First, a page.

In a new a creative use of liquor licensing, three North Fork wineries have opened a tasting room on the grounds of the Portly Grape restaurant in Greenport called winebar.
Tastings of the full line of wines from Comtesse Thèrése, Bouké and Scarola Vineyards are available from 11 a.m. to 5 p.m., tasting room hours as defined by the state liquor authority for those holding farm winery licenses. The Portly Grape, however, is a restaurant, so the tasting room can sell wine by the glass as late into the evening as it wants, which in this case is 10 p.m.
So, in addition to tastings of the three featured producers, winebar can sell wines by the glass and bottle from any producer, as well as food. Thus, wines from other East End producers are available for sale, and a full menu by Portly Grape chef Mark Sorrentino, is available all day. Under current law, farm wineries cannot sell food like a restaurant. Nor can it sell wine from other producers without additional licensing and agreements.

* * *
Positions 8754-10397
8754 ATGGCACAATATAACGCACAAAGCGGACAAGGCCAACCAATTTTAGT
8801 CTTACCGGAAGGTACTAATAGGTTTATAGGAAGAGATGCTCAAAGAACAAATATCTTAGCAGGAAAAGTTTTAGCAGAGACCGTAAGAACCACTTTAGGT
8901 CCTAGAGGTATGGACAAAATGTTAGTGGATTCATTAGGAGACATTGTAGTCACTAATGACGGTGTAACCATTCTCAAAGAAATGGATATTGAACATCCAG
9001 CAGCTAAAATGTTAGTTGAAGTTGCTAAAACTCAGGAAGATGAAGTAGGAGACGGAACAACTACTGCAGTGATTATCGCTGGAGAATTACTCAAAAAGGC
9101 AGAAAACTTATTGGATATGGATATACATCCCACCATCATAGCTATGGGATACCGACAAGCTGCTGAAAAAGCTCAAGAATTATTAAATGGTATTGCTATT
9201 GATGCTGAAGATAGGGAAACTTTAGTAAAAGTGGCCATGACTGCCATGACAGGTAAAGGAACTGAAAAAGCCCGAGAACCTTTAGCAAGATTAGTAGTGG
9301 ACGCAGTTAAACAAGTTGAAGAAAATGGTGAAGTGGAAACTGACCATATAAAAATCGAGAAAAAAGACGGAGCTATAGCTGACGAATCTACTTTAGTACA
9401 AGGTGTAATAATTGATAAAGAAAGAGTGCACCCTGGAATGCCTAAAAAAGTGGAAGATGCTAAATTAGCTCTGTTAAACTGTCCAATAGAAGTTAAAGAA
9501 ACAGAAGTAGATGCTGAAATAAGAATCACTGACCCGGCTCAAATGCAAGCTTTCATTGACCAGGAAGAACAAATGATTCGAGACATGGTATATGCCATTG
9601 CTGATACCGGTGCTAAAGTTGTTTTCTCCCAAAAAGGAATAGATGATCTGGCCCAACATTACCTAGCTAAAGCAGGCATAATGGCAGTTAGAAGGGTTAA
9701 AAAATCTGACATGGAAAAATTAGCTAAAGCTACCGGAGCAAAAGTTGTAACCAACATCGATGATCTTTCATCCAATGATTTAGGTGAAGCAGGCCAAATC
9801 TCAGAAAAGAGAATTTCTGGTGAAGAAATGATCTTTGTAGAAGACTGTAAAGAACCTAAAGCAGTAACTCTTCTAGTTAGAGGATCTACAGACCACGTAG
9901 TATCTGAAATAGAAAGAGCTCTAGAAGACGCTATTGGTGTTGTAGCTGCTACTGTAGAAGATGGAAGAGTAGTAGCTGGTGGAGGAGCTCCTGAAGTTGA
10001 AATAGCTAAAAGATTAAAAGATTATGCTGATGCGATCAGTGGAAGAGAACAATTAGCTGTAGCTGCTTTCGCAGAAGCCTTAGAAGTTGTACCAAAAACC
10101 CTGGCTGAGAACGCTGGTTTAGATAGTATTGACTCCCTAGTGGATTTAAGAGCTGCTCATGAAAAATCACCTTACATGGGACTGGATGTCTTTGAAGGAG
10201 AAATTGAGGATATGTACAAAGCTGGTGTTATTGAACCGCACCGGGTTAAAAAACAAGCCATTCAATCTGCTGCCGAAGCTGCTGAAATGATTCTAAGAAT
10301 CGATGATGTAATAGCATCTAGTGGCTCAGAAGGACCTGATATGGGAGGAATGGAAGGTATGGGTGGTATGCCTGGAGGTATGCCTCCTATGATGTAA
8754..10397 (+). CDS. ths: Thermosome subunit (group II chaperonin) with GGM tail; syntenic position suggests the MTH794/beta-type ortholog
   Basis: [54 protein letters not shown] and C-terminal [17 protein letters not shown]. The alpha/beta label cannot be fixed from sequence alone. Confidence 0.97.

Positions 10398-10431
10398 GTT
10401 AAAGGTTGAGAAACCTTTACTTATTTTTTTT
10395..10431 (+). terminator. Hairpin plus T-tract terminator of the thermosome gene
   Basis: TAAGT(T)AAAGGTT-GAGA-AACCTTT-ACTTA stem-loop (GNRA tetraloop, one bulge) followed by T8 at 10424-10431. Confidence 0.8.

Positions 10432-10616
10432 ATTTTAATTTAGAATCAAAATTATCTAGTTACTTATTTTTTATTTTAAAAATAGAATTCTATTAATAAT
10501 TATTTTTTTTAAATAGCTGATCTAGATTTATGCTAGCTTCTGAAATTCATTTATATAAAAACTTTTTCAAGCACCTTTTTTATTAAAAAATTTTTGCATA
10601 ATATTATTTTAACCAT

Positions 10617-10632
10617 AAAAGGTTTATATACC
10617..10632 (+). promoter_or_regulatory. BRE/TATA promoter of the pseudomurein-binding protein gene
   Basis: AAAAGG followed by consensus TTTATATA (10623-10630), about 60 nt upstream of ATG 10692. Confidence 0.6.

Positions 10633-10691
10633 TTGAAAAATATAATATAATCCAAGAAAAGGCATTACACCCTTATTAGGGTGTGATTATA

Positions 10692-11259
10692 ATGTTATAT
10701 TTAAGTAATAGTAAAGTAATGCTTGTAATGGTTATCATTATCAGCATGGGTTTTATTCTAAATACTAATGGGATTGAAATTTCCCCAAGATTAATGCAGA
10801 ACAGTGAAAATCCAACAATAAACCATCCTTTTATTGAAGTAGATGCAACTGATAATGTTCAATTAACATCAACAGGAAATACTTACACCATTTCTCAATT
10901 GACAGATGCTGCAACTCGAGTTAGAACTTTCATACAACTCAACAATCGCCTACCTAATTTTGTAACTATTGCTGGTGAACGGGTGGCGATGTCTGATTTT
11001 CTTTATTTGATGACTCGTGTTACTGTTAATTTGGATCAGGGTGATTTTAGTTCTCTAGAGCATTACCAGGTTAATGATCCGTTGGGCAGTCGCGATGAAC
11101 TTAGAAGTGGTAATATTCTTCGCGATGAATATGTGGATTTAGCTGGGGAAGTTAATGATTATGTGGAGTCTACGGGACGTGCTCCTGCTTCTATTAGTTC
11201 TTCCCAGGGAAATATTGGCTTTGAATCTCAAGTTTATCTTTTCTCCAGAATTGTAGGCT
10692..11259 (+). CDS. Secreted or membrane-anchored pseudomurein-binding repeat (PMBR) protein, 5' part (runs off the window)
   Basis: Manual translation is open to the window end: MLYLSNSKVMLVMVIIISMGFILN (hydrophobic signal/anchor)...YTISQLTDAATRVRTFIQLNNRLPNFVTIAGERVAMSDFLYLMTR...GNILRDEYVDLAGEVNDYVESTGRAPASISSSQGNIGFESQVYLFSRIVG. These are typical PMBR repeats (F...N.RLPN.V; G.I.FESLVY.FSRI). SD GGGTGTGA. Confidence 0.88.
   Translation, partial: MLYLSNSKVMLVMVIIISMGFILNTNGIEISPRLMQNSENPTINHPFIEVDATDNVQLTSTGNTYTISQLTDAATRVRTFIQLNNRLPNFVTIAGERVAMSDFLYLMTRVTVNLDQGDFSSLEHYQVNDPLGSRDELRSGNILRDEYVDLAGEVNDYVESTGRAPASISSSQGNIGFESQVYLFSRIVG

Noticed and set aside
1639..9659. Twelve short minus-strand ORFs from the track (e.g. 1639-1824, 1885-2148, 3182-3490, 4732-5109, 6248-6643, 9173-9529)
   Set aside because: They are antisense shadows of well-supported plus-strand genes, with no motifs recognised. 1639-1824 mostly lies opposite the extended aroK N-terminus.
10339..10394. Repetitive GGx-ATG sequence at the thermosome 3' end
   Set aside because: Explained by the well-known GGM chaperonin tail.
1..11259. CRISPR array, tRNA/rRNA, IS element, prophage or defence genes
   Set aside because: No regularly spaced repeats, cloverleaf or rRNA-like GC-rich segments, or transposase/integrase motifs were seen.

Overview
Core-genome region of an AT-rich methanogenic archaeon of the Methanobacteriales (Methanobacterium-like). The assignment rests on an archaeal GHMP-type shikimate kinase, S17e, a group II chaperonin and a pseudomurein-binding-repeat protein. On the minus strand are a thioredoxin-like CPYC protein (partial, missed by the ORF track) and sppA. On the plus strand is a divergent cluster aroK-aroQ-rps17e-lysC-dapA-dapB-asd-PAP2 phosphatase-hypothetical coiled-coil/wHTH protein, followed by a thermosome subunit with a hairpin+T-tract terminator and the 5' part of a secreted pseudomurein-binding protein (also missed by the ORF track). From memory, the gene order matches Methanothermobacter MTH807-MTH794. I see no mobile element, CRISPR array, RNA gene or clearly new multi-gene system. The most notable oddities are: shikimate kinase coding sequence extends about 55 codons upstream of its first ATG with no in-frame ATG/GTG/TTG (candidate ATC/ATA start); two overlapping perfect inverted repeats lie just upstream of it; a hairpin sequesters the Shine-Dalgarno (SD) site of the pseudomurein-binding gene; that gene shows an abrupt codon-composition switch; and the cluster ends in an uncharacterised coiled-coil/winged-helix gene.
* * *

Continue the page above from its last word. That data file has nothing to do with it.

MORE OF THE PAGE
This works as the Portly Grape has the space to do it. Winebar is in an air-conditioned and heated tent in the backyard, surrounded by trees and a lawn perfect of lounging on quilts laid out by managers Mark Anderson and Andrew Mestler, who used to work at the Bedell Cellars tasting room in Cutchogue.
Comtesse Thèrése, Bouké and Scarola were rendered homeless after Theresa Dilworth, owner of Comtesse Thèrése, sold her joint tasting room on Peconic Lane in Peconic. The building was taken over by Anthony Nappa, who installed the Winemakers Studio.